‘Representative Genes’, is it OK to use a small amount of data to obtain a phylogeny that is at least close to the true tree?


  • J. L. Horreo

    Corresponding author
    • Dpto. Ecología Evolutiva, Museo Nacional de Ciencias Naturales (MNCN), Consejo Superior de Investigaciones Científicas (CSIC), Madrid, Spain
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Correspondence: J. L. Horreo, Consejo Superior de Investigaciones Científicas (CSIC), Museo Nacional de Ciencias Naturales (MNCN), Dpto. Ecología Evolutiva, C/José Gutiérrez Abascal 2, C.P.28006, Madrid, Spain. Tel.: +34 914111328; fax: +34 915645078; e-mail: horreojose@gmail.com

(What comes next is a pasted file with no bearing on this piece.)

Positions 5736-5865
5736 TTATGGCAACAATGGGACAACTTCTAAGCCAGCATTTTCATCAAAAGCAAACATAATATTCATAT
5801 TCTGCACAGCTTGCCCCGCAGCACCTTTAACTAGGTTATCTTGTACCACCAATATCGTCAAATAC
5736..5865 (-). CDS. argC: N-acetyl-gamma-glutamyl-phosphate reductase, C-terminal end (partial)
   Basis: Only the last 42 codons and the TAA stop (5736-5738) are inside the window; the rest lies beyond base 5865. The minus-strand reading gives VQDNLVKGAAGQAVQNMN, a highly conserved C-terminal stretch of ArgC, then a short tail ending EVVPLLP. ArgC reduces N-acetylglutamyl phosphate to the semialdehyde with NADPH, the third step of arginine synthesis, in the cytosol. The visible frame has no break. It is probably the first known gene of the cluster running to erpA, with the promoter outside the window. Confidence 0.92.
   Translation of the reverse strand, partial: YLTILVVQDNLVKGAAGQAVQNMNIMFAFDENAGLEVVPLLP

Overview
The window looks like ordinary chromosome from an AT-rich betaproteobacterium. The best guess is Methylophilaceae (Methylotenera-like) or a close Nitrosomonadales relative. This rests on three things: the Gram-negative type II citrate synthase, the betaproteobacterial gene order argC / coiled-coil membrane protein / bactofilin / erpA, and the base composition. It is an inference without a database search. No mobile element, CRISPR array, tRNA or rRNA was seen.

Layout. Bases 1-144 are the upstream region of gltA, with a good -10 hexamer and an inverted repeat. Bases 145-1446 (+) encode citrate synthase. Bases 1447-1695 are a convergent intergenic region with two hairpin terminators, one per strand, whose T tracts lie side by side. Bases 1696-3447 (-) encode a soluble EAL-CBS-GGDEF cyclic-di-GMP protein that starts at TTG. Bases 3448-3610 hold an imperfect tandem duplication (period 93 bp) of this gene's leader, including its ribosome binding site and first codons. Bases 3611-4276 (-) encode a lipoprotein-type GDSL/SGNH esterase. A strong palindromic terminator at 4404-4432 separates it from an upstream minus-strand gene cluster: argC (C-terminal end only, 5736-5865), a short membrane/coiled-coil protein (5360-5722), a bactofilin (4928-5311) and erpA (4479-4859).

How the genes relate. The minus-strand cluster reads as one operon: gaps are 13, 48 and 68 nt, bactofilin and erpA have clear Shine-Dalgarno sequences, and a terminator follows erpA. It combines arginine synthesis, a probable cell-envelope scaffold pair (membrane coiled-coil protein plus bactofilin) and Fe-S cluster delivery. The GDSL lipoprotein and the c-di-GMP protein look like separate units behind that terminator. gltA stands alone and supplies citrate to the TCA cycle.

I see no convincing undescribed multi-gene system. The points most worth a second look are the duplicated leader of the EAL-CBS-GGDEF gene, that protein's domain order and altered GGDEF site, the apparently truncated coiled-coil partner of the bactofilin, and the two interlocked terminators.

Despite the problems associated with the one-gene-constructed phylogenetic relationships, recently it has been shown that merely adding more sequences to the analyses is not enough to resolve all the inconsistencies present in these relationships. In this work, the existence of ‘representative’ genes for groups of species is evaluated in terms of efficiency (costs/benefits), employing the cytochrome c oxidase subunit I (COI) and the penguins' phylogeny as a case study. ‘Representative’ genes are very useful and they could produce good results for first approaches or humble laboratories, especially if the gene is chosen depending on the time scale and objectives of our work.